Recently I struck up a conversation with a young man who is interning at the office of our real estate brokerage. We were both on our way out and started chatting in the lobby. I began to wax eloquent (probably unsolicited—what can I say? I love to teach!) on my experience in real estate, what it means to me and my family to work for myself, and the excitement I felt over the tremendous growth I’d experienced.
So this young guy asked me then if we could get coffee together, and I was excited to oblige him.
When we finally sat down at the ‘Bucks (you can use that awesome slang if you want, just give me cred…) he asked me after a while, very simply, “If you had to share just one thing that helped you get to where you are, what would it be?”
I thought for only a moment and then heard myself blurt out, unplanned, “Humility.” Well, I’m sure that’s not what he expected, and I’m pretty sure that’s not what I expected either. But as I talked with him more—and as I’ve reflected on it since—I’ve come to the conclusion that the spirit of humility is behind possibly every good decision I’ve made, and every substantial step forward that I’ve enjoyed.
The spirit of Humility says “I might not know,” which opens you up to learning. Pride says, “I know enough,” which sets you up to either learn something the hard way, or learn nothing at all. Either way, I’ll pass.
The spirit of Humility endears you to others. It earns their respect, their trust. When I first meet someone, if they’re quick to tell me how awesome they are, my tendency will be to assume the opposite. However, when someone else sings the praises of an individual to me, my tendency is to believe them. Plain and simple. Me telling you that I’m awesome is worth far less than your friend telling you I’m awesome. Wouldn’t you agree?
The spirit of Humility takes responsibility, anticipating growth. Pride must preserve itself, rejecting criticism. Pride says, “It’s not my fault.” Humility says, “How can I improve so that the results change next time?”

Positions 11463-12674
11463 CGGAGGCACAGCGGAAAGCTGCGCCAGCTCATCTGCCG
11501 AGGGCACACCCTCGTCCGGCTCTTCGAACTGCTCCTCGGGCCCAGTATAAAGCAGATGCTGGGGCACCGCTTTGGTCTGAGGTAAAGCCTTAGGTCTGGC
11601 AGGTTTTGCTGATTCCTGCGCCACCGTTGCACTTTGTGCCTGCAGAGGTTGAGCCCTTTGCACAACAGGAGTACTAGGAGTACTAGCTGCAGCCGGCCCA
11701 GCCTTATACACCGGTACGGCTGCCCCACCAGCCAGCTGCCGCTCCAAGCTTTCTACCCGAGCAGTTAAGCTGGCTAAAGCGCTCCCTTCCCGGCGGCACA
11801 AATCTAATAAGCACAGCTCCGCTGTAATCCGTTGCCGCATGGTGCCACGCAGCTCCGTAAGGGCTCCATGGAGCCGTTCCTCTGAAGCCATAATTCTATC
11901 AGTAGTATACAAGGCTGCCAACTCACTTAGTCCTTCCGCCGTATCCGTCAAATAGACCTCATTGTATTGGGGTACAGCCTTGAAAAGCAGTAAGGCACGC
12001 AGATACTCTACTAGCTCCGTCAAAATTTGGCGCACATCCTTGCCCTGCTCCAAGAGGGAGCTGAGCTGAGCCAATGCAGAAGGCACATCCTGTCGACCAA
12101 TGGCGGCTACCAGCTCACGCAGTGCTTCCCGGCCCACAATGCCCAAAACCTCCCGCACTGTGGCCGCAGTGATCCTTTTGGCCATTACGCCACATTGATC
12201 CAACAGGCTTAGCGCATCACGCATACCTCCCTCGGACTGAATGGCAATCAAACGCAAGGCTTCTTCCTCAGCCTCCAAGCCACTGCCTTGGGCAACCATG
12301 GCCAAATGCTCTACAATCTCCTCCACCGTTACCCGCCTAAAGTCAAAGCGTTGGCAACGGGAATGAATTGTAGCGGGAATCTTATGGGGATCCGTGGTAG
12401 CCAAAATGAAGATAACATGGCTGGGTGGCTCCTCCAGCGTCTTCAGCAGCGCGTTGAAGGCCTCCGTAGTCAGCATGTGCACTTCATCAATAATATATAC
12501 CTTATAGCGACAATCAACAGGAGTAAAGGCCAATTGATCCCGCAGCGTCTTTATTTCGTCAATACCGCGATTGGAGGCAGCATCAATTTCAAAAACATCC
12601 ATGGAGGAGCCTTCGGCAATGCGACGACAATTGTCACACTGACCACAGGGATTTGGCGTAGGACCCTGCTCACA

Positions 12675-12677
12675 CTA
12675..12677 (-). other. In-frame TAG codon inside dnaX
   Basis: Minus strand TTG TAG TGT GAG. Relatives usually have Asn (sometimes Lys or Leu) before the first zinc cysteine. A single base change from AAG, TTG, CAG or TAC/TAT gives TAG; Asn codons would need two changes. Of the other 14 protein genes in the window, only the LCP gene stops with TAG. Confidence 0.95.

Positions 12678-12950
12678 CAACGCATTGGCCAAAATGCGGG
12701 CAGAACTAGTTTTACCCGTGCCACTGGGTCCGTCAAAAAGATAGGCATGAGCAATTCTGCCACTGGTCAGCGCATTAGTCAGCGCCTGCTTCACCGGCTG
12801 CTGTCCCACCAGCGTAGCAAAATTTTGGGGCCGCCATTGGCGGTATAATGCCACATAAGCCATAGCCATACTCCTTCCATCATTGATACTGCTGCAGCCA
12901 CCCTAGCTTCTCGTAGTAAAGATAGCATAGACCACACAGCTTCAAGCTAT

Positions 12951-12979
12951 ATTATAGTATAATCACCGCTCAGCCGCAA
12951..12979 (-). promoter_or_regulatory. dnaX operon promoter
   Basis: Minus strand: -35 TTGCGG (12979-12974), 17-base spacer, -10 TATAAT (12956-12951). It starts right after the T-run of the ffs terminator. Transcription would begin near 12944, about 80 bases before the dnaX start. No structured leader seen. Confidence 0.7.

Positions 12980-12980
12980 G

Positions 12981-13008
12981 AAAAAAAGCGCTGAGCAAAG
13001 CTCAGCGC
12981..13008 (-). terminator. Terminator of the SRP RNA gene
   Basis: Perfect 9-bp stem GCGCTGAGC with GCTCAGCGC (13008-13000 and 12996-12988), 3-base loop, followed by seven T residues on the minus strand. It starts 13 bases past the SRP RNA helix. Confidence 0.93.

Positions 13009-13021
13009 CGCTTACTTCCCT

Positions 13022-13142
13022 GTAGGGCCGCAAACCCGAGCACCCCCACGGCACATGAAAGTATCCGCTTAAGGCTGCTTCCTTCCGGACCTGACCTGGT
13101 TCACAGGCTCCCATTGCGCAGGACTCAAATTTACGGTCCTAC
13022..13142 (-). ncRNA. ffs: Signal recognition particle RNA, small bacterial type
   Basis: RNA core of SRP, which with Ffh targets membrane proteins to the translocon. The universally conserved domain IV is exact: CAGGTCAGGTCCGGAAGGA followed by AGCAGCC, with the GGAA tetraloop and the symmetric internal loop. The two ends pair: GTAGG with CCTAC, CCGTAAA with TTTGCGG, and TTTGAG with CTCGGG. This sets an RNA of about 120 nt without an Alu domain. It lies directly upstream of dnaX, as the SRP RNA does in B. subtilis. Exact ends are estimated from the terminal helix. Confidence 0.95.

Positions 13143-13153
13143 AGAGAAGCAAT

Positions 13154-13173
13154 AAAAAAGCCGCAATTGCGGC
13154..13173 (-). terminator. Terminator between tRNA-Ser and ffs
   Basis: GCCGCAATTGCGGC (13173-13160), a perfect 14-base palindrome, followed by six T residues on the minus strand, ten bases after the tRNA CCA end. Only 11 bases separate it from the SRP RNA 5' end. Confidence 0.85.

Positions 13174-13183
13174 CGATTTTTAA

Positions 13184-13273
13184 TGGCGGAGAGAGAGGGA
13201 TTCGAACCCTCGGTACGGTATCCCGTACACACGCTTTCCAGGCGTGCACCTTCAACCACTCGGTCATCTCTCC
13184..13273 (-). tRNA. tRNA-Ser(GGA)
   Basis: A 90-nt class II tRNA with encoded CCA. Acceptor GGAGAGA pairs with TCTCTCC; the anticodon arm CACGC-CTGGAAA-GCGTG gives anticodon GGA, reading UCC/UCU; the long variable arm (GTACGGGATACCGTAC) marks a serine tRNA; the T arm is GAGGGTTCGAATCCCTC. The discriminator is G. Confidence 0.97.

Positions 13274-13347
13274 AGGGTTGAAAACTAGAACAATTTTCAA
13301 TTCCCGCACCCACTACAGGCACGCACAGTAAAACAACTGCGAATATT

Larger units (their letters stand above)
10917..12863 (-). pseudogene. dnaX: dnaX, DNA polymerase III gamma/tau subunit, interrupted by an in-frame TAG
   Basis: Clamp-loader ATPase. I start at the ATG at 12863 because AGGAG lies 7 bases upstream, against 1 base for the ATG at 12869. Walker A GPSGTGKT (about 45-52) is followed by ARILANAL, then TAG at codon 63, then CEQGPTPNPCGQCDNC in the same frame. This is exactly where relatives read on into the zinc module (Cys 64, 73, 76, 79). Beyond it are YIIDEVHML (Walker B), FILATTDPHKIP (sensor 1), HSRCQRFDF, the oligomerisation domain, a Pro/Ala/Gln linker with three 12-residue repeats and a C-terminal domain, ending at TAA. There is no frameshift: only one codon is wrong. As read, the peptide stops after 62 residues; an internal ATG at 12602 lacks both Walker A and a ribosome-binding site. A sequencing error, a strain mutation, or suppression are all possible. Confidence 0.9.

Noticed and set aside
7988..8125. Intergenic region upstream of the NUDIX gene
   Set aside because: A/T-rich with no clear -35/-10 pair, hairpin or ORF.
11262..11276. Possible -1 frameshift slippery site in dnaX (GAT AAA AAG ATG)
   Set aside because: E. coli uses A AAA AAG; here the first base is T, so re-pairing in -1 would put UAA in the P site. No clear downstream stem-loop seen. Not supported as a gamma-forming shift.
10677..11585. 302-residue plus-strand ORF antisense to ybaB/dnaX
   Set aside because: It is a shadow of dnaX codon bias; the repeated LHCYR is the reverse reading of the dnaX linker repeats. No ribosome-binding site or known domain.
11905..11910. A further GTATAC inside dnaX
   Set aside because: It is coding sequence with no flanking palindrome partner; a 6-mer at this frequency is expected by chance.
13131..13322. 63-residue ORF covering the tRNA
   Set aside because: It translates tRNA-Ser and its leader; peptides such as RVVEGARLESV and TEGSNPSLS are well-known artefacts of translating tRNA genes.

The practical results are obvious and yet incredibly important: the prideful person—self-insulated from responsibility, scrutiny or criticism—doesn’t grow, doesn’t improve, they’re stuck in the mud if not moving backward. The humble person sees every event as an opportunity for growth. The humble person is comfortable with the fact that there are still things they just don’t know.
Through my personal journey, I’ve gone from fearful, wounded pride that was self-obsessed and bent on flailing self-preservation, to a person who is comfortable in my own skin, not driven by fear, but driven by the abundance mindset, and therefore free to pour my time, energy, even money, into helping others.
Allow me to clarify: humility isn’t weakness, it isn’t low self-esteem. Author Ralph Sockman says, “True humility is intelligent self-respect which keeps us from thinking too highly or too meanly of ourselves.” I like that. True humility is intelligent.
It isn’t pride that allows us to contribute to others’ lives. It is humility.
It isn’t pride that fortifies us as great men and women. It is humility.
In what ways have you seen true humility open doors? In what ways can true humility make you a giant?
G0-To Resource: The book Leadership and Self-Deception is eye-opening with regards to the role that humility plays in leadership. I can’t recommend this enthusiastically enough: it’s a quick, easy read, about a manager whose own perceived self-importance is challenged. The crux of the message is how powerfully humility can transform an individual and a team as a whole. Click here to grab a copy!